Saturday, September 14, 2013

Refresh that old plastic cutting board

Plastic (polyethylene) cutting boards tend to get worn with use, eventually leading to an unsightly (and often unsanitary) surface. Between cut marks, foods, and cleaners can leave a plastic board looking pretty ragged.

But not all is lost - a quick attack with some sandpaper can refresh that cutting board, making it as good as new and saving the time and money of replacing them! This tried and true food service industry trick can help clean up even the worst of boards and prolong the life of your boards and boost the cleanliness of your kitchen.

Materials in addition to your old cutting boards
dropcloth/newspaper/garbage bagclampssanderSandpaper (ideally 25 grit through 80 grit)metal scrubber or rough steel woolscraper/hand plane/razor blade (not pictured)gloveseye protectiondust maskdish soapsponge
For the sander, I'm using a Dremel contour sander. Any sander will do the job, and one with more horsepower will do the job faster. A belt sander or orbital sander would work nicely. I just didn't happen to have one handy at the moment.

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Elastic Band Flinging Helicopter

Materials you need are:

*some fairly stiff plastic (I used the packaging from a roller blind)
*a big thick elastic band (I used one about 200mm long)
*a picture hook
*a piece of dowel (I used the adjuster from a venetian blind, which already had the hook screwed in the end)

Tools you need are:

*some extra strong glue
*a hacksaw to cut the wood (I used a dremel)
*scissors or knife to cut the plastic

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DIY Roll-Out Pantry Saves Space in Your Kitchen

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Disable Windows' Aero Shake with a Registry Tweak

Aero Shake is a lesser-known, but interesting Windows feature that lets you "shake" a window back and forth to minimize all other windows. If you find you invoke this accidentally more often than not, you can turn it off with a registry tweak.

Of course, you can always re-shake a window to restore the other windows, but like some other features, it can get annoying (StickyKeys, anyone?). All you need to do is:

Disable Windows' Aero Shake with a Registry Tweak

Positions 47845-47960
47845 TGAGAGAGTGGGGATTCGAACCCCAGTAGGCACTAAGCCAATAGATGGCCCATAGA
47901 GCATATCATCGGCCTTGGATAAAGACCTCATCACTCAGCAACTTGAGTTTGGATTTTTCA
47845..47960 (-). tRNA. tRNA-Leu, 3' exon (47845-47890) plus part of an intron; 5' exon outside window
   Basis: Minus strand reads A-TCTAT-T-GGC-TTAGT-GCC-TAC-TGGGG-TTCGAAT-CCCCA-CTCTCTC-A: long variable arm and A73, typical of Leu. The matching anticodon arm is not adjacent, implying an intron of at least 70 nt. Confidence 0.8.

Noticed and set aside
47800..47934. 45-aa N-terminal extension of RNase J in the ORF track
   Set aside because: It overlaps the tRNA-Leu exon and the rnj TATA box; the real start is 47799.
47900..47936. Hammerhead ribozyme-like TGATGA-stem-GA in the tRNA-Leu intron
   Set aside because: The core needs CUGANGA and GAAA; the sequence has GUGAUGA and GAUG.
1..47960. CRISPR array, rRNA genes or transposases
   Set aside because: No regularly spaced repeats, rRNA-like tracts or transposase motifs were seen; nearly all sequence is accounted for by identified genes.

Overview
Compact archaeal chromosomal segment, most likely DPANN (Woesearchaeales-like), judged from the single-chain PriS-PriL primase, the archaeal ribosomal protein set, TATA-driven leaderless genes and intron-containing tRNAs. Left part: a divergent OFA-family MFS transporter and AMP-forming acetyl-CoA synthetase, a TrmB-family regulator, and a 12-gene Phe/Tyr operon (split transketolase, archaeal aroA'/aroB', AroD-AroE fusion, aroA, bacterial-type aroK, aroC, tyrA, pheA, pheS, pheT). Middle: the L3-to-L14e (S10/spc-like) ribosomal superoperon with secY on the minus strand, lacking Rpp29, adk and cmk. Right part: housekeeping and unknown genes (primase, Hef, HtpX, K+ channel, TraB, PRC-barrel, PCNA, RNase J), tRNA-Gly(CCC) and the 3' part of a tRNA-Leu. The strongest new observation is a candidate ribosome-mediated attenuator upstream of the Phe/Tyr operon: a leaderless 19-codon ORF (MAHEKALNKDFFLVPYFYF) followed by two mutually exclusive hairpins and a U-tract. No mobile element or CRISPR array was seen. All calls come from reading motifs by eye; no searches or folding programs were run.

Open the Start menu or screen and type regedit. Press enter to open the Registry Editor.Navigate to this registry key: HKEY_CURRENT_USER\Software\Policies\Microsoft\WindowsRight-click on the "Windows" key in the sidebar and choose New > Key.Name the new key "Explorer" (no quotes).Click on your new Explorer key and right-click on the right-hand pane. Choose New > DWORD (32-bit) Value and call it NoWindowMinimizingShortcuts. Give it a value of 1.Exit out of the registry editor and restart your computer (or log out and back in).Now, you should find that shaking windows doesn't do anything special, perfect if you've got jittery hands. Don't like other Aero features? There are ways to turn them off too. Hit the link below to read more.

Disable Aero Shake in Windows 7 | How-To Geek

Animal Tracks for Plaster Casting.

DSCF9902-1.jpgFor a recent Cub camp, a leader wanted to run an activity (or "base") making plaster casts of animal tracks.

Unfortunately, the camp site is so well-used that the few animal tracks we get on the site tend to be quickly trampled down by hundreds of size three trainers, so I decided to provide some predictable tracks for the Cubs to cast. 

DSCF9885.JPGI made these from scrap wood (pine, about 21mm thick), using a scroll saw, glue, a sharp knife and a rotary tool with a sanding bit and the "dentist burr" bit.

To actually leave tracks, you need a mallet or a firm footstep.

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3d Printed Merlin Style Steadicam: MO-FLO 1.0

Let me introduce the MO-FLO 1.0, another one of my entries into the world of DIY camera stabilization equipment. The MO-FLO, short for MOVIE and FLOW, is a 3d printed Merlin style steadicam.

In case you're new to the subject, Steadicam is a trademarked name for a company that produces camera stabilization equipment. When you search for DIY steadicam stuff on the internet, you'll find tons of resources. You can also search "steadycam" with a "y" and find more of the same stuff. Some people will cause a fuss about using the word steadicam, but when it really comes down to it, it's like asking for a kleenex when all you really need is a tissue.


Many DIY designs on the internet are based on the simple elements of the Merlin Steadicam. What tends to shock people about the Merlin, is its outrageous price tag. At first glance, you might guess that the unit would retail for a couple hundred bucks at the most. You're actually looking at shelling out close to $800!

Don't get me wrong..... it is a nice piece of equipment, but it's a huge investment. Let's look at the bright side though. With such a high retail price, this fancy gadget has merely inspired a nation of makers to fashion their own rigs out of simple and some not so simple materials. I'll show you some great examples shortly.

The interesting thing that I've learned from reviewing countless testimonials, and youtube vids, is that the steadicam is not a simple, easy to operate, magic, movie making machine. It demands time and patience, not only to balance it correctly, but to use it effectively for your film shots. Right now as I write this, there are many sad and lonely Merlins sitting in their fancy cases, while their frustrated owners try to sell them on ebay for fifty dollars less than retail.

My adventure begins.......

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